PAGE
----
Finland’s higher education system is the best performing in the world, when adjusted for GDP. Image: REUTERS/Alexander Kuznetsov
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A quick glance at higher education league tables will tell you that US universities dominate. But how well do national higher education systems perform, and what happens when you take countries’ levels of economic development into account?
When adjusted for GDP, Finland’s higher education system is the best in the world, according to the latest Universitas 21 (U21) rankings, which compare the higher education systems of countries instead of looking at the strengths and weaknesses of individual universities.
In the U21 ranking of top national education systems, the US is in first place, followed by Switzerland, the UK, Sweden, Denmark and Finland. Unsurprisingly, the best performers are also high-income countries.
But expenditure on education is such a huge factor in determining the quality of universities, that the report’s authors created another ranking adjusted for GDP per capita.
By doing so, they found that some countries’ higher education systems are performing extremely well relative to other nations at similar levels of GDP per capita.
In this GDP-adjusted ranking, Finland tops the table, followed by the UK. These countries both achieve scores 20% above the average level of achievement for countries at their income levels.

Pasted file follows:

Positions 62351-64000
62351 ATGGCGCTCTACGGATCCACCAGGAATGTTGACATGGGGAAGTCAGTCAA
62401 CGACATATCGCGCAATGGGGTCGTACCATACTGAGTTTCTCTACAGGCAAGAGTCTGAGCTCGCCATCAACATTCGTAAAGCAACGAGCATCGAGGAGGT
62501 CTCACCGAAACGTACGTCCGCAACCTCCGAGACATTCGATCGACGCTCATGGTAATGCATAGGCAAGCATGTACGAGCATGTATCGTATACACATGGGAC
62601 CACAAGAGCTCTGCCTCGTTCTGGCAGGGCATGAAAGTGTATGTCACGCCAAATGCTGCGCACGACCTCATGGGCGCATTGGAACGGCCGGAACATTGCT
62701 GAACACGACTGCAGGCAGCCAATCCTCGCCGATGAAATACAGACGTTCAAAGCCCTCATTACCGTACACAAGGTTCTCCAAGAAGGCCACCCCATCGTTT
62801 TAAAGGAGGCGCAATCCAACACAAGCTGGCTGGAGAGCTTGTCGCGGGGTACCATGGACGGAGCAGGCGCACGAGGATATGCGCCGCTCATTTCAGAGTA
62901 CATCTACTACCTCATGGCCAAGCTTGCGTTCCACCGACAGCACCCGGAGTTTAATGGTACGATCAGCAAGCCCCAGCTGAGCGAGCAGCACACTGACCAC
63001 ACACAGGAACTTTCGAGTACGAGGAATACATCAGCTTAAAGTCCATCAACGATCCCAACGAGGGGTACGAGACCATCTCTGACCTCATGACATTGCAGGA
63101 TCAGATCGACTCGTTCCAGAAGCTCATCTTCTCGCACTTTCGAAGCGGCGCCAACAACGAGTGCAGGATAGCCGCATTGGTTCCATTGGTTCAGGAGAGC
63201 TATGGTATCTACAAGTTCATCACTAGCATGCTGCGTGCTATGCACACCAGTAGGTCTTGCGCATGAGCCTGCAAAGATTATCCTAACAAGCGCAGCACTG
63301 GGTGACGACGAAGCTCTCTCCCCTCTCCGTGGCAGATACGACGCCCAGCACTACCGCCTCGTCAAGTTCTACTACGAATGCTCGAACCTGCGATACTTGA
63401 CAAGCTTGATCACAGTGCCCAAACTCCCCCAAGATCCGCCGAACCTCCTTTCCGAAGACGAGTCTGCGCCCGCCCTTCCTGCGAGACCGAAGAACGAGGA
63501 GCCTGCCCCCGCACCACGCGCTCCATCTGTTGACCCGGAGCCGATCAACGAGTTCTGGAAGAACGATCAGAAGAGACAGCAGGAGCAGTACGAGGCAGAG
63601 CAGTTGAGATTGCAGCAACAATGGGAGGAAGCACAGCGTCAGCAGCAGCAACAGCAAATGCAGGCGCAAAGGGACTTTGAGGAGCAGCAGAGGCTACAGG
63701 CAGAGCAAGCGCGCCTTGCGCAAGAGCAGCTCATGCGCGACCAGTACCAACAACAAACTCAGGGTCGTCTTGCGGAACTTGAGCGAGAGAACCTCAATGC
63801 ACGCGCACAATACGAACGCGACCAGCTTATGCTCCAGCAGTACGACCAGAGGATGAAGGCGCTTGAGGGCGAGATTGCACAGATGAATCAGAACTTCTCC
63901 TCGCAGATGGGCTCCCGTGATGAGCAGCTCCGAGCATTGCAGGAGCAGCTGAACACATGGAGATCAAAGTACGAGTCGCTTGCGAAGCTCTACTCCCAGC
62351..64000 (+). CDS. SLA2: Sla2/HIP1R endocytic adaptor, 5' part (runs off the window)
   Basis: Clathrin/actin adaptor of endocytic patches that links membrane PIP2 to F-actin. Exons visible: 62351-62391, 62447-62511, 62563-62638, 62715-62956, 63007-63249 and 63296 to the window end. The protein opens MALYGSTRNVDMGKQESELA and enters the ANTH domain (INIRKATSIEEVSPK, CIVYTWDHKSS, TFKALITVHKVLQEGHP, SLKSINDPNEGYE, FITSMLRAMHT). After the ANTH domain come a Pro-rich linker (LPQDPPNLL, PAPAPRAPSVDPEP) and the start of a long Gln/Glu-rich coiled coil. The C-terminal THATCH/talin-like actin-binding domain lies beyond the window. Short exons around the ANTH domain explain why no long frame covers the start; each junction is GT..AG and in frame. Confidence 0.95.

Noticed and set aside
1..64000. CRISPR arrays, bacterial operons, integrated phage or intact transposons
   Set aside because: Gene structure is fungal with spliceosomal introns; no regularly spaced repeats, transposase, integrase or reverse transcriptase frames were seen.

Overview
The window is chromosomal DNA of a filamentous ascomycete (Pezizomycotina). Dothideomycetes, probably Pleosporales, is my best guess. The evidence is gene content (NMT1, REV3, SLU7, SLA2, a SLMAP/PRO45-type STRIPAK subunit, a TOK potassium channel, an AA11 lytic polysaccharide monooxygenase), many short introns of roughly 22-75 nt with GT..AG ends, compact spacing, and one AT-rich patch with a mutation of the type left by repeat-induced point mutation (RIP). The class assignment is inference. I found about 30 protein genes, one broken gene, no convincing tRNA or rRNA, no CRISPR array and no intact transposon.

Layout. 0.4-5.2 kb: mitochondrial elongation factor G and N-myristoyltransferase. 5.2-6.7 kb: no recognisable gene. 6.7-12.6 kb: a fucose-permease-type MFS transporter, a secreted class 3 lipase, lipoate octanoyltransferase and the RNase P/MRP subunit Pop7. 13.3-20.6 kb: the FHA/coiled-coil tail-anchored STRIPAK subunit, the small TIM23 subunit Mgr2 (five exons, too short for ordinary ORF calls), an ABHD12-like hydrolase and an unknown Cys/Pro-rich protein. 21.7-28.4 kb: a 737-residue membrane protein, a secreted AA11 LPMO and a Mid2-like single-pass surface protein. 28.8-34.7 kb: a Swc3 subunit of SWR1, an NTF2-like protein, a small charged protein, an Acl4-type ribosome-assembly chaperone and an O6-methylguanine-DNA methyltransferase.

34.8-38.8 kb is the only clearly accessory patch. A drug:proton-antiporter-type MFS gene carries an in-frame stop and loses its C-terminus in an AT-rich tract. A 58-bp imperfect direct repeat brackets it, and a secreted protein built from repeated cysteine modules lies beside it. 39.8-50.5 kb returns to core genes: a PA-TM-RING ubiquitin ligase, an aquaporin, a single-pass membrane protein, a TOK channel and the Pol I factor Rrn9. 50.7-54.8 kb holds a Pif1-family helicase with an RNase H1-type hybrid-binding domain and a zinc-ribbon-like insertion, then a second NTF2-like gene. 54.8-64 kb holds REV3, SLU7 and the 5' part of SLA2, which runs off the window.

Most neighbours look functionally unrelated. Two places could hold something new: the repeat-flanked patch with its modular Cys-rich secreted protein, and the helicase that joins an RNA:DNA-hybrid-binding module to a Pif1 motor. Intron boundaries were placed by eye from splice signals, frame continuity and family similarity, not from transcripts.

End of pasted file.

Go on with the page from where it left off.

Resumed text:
Serbia – placed 42nd in the overall table – is third. Denmark, Sweden, Portugal, Switzerland, South Africa, Israel and New Zealand also make the top 10.
Compared with the overall ranking, nine countries improved their positions by more than 10 places, and Serbia, South Africa and India climbed by more than 20. Brazil, China, Greece, Iran, Portugal and Ukraine improved between 11 and 20 places.
In the GDP-adjusted ranking, the United States is in 15th position; similarly, Singapore, the highest-income country assessed in the report, is in 21st.
The U21 report compares national systems using 24 indicators for 50 countries. These include expenditure on higher education, diversity of institution, government policy, industry links, enrollment rates and research performance. The indicators are divided into four modules: Resources, Policy Environment, Connectivity and Output.
The authors say that the GDP-adjusted ranking provides insights into how a nation can improve its performance.
“Good outcomes require resources and appropriate government policies. Together these factors explain three quarters of the variation in outcomes,” explains Ross Williams, Professor, Melbourne Institute.
“Quite simply, research excellence can be bought – almost 90% of country differences in research are explained by research expenditure.
“Similarly, we show that the impact of research is significantly enhanced when done jointly in industry or international collaborators.
“By showing what works elsewhere we hope to contribute in national systems of higher education which are so important for economic development.
"The most successful national systems exhibit strong connectivity between institutions of higher education, government and the private sector," he said.
The U21 rankings are created by a global consortium of research universities to compare the performance of entire higher education systems, as an alternative to other rankings that focus on individual institutions.
The project is based at the Melbourne Institute of Applied Economic and Social Research University of Melbourne.
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The views expressed in this article are those of the author alone and not the World Economic Forum.
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